The original house on the farm was built in 1720 as was the barn where the shepherds used to keep their flocks & sleep with them protecting them from the wild animals. Apparently there are still leopards in the mountains. The next oldest building was the old bakehouse which is now used as the honeymoon suite (so the baking continues lol). The building that had the restaurant was originally used as both a barn and where they would sort the tobacco as this is great country for growing tobacco. In fact on the way in we saw them harvesting it.

We were the only guests staying there so had the large house all to ourselves. It was quite funny as they gave Rod & I the main bedroom which was beautiful and the boys had a twin room way down the other end of the house! We had a walk around the property then grabbed a drink & sat & played cards on the beautiful verandah until the cold wind got the better of us. Dinner which was served in the reception area was terrific. Rod & I enjoyed the ostrich steaks while Andrew had a beef steak & Josh had chicken. This was after we all had an entrée then of course we had to have dessert. I seriously think I’ve put on about 5 kg since this trip started.


Back in the main house we sat in the lounge & played Scrabble which Andrew won. They also had a pianola there & Andrew was very impressed when I started playing so well. He didn’t remember the one from Oberon where we used to go for family holidays so it was gold!

Following Day

Another sleep in.. I’m so enjoying this holiday lol! Then after ANOTHER hot breakfast we were on the road again. The accommodation was located at the base of the Swartberg Pass so I had planned to take the pass out to a little town called Prince Albert. This was a spectacular drive. We climbed so high & the mountains had the most amazing rock formations. At one point it looked as though the rock had had been folded over and earth then formed over it. I swapped seats with Andrew so I could sit in the back as the dirt road was very narrow (read “drifting”), there were no sides or protective barriers & it was a long drop off to the side. Needless to say, Rod did a magnificent job of driving this very difficult road.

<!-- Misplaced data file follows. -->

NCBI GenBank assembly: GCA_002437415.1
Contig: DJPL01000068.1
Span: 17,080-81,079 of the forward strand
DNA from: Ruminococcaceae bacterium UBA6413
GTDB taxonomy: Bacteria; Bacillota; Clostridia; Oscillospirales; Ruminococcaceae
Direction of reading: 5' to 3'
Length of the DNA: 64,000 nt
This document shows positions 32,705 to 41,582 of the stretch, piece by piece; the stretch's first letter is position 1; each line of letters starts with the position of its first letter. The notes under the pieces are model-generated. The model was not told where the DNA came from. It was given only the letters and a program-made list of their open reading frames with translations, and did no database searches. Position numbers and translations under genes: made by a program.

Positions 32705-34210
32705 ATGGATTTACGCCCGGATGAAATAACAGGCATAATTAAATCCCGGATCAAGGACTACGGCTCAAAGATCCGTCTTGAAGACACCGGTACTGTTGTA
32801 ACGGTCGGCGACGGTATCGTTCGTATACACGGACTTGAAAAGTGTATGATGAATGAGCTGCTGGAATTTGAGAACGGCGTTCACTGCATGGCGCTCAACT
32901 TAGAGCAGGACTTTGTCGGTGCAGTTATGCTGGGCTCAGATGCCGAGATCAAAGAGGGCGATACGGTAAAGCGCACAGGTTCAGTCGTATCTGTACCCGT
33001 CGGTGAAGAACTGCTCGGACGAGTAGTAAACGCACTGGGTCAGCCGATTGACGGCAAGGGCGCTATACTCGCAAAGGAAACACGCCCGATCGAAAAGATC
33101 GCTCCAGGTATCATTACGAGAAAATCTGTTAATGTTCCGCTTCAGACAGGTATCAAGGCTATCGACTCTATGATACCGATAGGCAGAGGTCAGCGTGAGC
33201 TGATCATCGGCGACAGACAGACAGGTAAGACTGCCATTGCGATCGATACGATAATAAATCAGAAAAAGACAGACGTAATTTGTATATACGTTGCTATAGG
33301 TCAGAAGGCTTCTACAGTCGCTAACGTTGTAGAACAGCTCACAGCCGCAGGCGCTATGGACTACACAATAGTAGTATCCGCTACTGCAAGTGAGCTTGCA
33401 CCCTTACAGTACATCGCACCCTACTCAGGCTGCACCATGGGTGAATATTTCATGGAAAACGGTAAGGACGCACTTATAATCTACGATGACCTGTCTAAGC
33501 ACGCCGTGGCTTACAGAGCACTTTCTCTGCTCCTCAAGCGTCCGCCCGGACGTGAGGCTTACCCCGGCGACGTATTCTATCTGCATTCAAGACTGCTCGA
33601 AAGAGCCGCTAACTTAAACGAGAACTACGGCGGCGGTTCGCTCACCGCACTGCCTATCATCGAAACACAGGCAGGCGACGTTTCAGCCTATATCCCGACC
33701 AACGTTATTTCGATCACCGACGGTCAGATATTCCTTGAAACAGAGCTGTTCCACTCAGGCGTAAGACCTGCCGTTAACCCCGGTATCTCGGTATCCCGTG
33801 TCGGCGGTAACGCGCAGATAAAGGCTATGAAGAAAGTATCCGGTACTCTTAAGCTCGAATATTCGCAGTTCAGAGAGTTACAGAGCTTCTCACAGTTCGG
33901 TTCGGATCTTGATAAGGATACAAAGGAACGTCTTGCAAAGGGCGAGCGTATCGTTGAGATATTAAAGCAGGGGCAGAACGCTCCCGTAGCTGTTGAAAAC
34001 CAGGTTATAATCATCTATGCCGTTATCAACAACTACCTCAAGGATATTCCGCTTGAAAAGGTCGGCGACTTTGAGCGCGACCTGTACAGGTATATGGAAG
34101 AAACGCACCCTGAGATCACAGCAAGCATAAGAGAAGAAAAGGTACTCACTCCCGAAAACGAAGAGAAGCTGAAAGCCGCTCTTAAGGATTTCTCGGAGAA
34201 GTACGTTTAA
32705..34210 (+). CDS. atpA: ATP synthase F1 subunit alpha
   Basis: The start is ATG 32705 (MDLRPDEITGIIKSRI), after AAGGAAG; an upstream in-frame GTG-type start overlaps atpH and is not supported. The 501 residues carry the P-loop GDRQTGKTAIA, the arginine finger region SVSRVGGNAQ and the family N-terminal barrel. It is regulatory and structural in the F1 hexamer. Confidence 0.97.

We took some great photos then it was down into Prince Albert, a lovely little town with beautiful little c1700-1800 cottages & all so well kept. There looked to be some lovely shops but alas with two young men aboard I was outvoted & we didn’t stop to look.

We drove for another hour or so past more ostrich farms & through gorges & past Rocky mountain ranges & soaring sandstone cliffs. We stopped for a quick bite in De Rust then it was off to Montagu.


Here are some photos taken from the car showing typical road side going’s on & the newer style settlements that are replacing the tin shed style.


We had a “pit stop” at “Ronnie’s Sex Shop”.  This is a funny pub pretty much in the middle of nowhere. Ronnie (who reminded me of Willie Nelson) originally painted the words “Ronnie’s Shop” on the side of the building when he established a farm stall. His mates thought it would be funny to add “sex” to the name & Ronnie decided to leave it like that. It has now become a real tourist attraction & a pub. There are hundreds of visitor’s “stamps” including bras and undies, currency notes from various countries, police badges from all around the world.. definitely an interesting and amusing stop.


We arrived at Montagu, which is a small and historic town on the outer reaches of the winelands. There happened to be a motorcycle rally on the weekend we were there which explained why we had seen so many bikes on the road. Our B&B was absolutely gorgeous. Our hostess met us & showed us to our rooms & gave us some good choices for dinner. We unloaded then it was off for a walk to find a restaurant. We decided on one in a hotel in town. It was an art deco building and we enjoyed the fires & piano player while we had a great meal. A little “posh” but a bit of fun.

2 thoughts on “The Garden Route & Route 62, South Africa

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    1. Thank you.. I’m stuck on editing my photos & still have Cape Town & Kruger to come! Life also sent me a curve ball.. my Dad also just passed away so I know exactly what you went through (& still going through) Amanda. I’m missing your travel tales but hope you are settling in at home.